CHARLESTOWN - An estimated 70 people attended a seminar presented by the Rev. George McMillan on Dr. Martin Luther King, Jr.'s views on the relationship between science and religion at the Valley Forge Christian College Friday morning.

During the 80-minute presentation, McMillan said if King was alive today, he would be critical of some of the government's actions.

"Although things have improved since his passing, Dr. King would still tremble at some of the things that go on to this day," said McMillan. "He would be critical of spending $87 million dollars on Afghanistan, yet we are still losing the war on drugs. We've learned how to put a man on the moon, but we haven't learned how to get along and love one another."

Following a videotape documenting some of Dr. King's history, McMillan said that King was a "spiritual genius."

"I believe that he is still speaking to us today," said McMillan. "It just depends if we are still listening. He redefined America. Those people who were against him now celebrate him. His life certainly changed my life. Dr. King said it's not how long you live, it's how well you live. He could preach the horns off of a billy goat and he'd preach the sweetness out of a cake. He gave himself in the most ultimate fashion - he gave up his life."

McMillan said he'd never had the chance to see Dr. King speak, but was honored to meet his father, Martin Luther King, Sr.

"I was the president of the Colgate Rochester Divinity School in Rochester, New York," he said. "I was fortunate enough to meet Dr. King's father. He referred to himself as 'Daddy King.' In fact, I had the opportunity to introduce 'Daddy King' when he came to the school to deliver a speech."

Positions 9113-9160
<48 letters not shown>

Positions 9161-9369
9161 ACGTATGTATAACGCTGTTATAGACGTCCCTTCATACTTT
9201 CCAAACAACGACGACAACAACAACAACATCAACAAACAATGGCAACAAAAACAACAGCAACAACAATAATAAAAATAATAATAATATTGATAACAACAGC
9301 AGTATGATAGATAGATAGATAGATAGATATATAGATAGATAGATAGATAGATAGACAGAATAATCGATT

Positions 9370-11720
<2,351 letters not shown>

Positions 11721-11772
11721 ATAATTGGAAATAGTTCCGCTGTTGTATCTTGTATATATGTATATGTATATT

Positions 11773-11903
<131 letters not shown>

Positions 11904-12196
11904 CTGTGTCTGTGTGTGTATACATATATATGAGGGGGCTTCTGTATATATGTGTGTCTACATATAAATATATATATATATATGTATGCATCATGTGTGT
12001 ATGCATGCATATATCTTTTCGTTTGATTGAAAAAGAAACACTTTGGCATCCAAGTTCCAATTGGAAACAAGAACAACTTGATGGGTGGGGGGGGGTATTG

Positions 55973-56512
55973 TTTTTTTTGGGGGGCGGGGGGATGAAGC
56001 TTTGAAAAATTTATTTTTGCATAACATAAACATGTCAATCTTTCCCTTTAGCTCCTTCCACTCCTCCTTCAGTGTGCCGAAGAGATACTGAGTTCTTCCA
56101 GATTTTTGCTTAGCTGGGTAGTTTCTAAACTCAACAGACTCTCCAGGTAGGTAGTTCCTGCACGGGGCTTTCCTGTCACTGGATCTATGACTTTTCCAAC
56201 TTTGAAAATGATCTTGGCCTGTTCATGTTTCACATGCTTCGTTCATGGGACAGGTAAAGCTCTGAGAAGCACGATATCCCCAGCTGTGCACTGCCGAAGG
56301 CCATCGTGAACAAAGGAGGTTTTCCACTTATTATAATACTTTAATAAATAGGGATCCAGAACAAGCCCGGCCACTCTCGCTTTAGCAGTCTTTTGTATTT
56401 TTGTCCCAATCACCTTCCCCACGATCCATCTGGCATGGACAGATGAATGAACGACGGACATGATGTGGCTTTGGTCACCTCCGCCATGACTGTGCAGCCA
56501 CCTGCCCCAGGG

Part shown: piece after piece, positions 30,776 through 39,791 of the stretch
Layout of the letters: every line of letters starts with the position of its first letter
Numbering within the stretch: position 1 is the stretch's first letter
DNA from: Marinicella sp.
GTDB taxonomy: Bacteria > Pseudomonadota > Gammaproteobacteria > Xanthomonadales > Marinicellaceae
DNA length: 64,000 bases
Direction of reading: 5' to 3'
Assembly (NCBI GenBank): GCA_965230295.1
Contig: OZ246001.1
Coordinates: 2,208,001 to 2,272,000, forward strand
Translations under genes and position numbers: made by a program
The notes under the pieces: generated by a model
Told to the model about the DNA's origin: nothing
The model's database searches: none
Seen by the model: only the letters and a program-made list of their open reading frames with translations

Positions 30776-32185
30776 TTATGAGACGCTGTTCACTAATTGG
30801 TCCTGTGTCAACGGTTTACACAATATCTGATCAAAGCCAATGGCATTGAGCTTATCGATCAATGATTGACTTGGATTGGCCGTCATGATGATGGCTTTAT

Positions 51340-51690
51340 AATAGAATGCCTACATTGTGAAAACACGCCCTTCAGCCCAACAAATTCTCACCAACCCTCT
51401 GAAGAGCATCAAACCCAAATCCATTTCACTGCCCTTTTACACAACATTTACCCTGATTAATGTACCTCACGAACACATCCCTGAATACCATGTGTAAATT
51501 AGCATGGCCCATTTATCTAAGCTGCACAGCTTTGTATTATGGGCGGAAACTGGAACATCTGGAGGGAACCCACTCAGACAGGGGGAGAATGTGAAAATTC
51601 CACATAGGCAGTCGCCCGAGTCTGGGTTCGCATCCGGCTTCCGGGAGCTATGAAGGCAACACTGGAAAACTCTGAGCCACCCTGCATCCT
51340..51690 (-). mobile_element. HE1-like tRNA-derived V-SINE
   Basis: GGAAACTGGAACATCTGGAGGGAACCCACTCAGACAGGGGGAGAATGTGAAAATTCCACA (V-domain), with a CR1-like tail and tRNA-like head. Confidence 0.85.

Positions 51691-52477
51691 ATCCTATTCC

During a question and answer session, one student asked McMillan about the differences between King and the late leader of the Muslin Mosque, Malcolm X.

"When you are young, you have a tendency to be radical and very vocal against everything," he said. "You'll choose someone just as radical, and Malcolm X was radical. While Dr. King was religious over time, people should be reminded that Dr. King was just as radical."

The Rev. McMillan is a graduate of Wilberforce University (Wilberforce, Ohio) where he majored in theology and minored in sociology. He has a masters of Divinity from Colgate-Rochester Divinity School, and has taught courses on Martin Luther King Jr. and African-American History at a variety of colleges.

He currently serves as a therapist at Northwestern Human Services, where he provides counseling for drug addiction.

Todd G. Guevin, Ph.D., VFCC department chair, arts and sciences, said the seminar was sponsored by the Society for Science and Faith at Valley Forge.

"We are given grants to bring in guest speakers quite often," said Guevin. "I contacted Rev. McMillan and we proposed a course. We wanted to expand our science and faith linkage."

Both Guevin and McMillan agreed that the seminar delivered a message.

"I thought it went very well," said McMillan. "I was able to field quite a few questions from the audience. I'm very happy at the response of the audience. They were very attentive and asked some great questions. They needed to see Dr. King in action with the videotape."

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